Donald Trump carried these mostly white, working-class districts in 2016, often by large margins (his average vote share: 58 percent). Democrats have made inroads in these types of districts in recent special elections, buoying their hopes of flipping some this year (though they only outright won a single House special, in Pennsylvania). While Republicans are favored in most of these races, some of them look like complete toss-ups.
IA 1: While white, working-class voters flocked to Trump in 2016, Democrats believe the right candidate can win them back. Barack Obama carried Iowa's 1st Congressional District in 2012, but the district then flipped to Trump. State Rep. Abby Finkenauer, the daughter of a pipefitter welder, thinks her local roots and support from labor groups will help her defeat incumbent Rod Blum. Indeed, this race is the most likely to flip from Republican to Democratic among this group.
KS 2: Sam Brownback is not governor anymore, but he has left a legacy that has turned into a bit of a headache for Kansas Republicans. Democrat Paul Davis has carried the 2nd district previously (when he lost the 2014 gubernatorial race). He is now running for Rep. Lynn Jenkins' newly open seat against Republican Steve Watkins, who keeps landing in hot water in the press.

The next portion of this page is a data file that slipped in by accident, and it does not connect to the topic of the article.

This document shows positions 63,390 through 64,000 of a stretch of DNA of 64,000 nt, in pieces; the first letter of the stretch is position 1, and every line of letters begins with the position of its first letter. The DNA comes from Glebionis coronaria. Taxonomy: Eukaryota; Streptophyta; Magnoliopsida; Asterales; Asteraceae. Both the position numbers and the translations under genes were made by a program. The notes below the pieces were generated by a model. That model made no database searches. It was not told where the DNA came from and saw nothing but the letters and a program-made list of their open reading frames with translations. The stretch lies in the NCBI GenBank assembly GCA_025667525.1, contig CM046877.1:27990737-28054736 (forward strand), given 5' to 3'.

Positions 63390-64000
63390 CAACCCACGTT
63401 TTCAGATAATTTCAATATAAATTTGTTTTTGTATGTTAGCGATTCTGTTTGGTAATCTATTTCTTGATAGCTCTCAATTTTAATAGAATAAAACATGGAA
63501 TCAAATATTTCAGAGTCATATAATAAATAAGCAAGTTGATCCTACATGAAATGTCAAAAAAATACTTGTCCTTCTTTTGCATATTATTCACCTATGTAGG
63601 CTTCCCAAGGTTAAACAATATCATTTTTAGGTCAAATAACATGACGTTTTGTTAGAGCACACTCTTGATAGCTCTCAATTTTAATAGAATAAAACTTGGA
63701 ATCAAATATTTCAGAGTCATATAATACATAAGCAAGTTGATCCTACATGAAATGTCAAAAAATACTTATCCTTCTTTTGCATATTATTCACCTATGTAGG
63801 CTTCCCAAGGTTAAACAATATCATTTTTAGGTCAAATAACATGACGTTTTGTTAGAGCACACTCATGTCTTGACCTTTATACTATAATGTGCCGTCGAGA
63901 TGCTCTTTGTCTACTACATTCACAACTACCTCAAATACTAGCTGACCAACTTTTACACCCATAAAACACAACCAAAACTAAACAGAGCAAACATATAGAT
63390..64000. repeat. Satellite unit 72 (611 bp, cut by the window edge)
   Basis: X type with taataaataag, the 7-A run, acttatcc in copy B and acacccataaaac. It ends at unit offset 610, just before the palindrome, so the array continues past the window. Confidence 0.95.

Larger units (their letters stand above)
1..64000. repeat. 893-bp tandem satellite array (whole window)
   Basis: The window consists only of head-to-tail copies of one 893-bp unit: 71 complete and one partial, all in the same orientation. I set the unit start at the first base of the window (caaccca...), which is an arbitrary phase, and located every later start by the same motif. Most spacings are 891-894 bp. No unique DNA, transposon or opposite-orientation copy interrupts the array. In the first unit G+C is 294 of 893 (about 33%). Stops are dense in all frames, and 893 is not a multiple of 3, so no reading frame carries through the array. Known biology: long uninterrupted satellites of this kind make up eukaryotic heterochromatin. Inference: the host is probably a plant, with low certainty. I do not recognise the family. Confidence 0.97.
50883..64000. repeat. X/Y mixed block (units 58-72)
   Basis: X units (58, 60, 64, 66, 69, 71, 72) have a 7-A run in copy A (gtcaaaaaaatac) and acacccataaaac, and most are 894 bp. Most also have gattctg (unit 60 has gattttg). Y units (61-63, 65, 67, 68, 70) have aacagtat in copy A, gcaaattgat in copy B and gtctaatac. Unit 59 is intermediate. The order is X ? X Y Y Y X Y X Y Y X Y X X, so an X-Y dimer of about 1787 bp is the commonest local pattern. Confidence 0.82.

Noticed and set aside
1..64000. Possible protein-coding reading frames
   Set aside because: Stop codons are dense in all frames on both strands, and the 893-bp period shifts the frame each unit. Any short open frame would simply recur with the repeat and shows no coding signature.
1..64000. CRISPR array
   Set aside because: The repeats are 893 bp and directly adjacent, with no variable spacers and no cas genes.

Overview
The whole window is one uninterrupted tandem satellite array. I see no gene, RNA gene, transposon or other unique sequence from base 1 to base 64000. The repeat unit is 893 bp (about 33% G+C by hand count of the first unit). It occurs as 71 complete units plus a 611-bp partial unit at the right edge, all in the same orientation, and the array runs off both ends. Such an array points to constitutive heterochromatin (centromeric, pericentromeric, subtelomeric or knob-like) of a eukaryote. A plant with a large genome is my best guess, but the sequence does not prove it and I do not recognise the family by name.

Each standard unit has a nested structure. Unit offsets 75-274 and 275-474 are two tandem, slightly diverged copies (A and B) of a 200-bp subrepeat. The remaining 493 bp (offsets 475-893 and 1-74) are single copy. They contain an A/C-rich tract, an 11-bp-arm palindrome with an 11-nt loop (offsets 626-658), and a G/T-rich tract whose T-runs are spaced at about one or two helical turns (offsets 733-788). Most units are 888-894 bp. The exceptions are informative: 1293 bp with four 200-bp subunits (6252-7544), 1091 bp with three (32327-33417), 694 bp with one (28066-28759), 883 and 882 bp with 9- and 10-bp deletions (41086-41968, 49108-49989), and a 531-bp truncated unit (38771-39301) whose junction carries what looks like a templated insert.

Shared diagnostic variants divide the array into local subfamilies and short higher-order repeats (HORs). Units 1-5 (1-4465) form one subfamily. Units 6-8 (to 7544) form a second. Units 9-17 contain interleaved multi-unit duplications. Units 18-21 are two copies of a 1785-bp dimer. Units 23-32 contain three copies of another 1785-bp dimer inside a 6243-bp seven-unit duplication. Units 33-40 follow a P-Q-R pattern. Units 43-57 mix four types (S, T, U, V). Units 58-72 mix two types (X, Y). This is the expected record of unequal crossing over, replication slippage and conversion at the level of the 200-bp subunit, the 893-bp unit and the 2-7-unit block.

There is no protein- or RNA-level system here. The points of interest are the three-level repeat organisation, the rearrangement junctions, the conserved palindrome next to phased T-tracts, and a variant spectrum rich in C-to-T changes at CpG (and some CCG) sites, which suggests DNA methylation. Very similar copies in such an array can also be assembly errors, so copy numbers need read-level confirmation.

CA 10, CA 21, CA 25, CA 39, FL 26, FL 27, NM 2, TX 23
These are places with large minority populations, particularly Latinos (who make up an average of 47 percent of district residents). Most are majority-minority districts that Hillary Clinton carried. The big question is whether Latinos and other nonwhite voters defy historical midterm patterns and turn out in large enough numbers to flip these seats from red to blue.
CA 21: Despite the fact that he is running as a Democrat in a majority-minority congressional district that Hillary Clinton carried, T.J. Cox is the underdog in his race against Republican Rep. David Valadao. Cox has run as a local job creator and believes he would have the resources to oust the incumbent, but Democrats have better opportunities elsewhere in this group, and in California.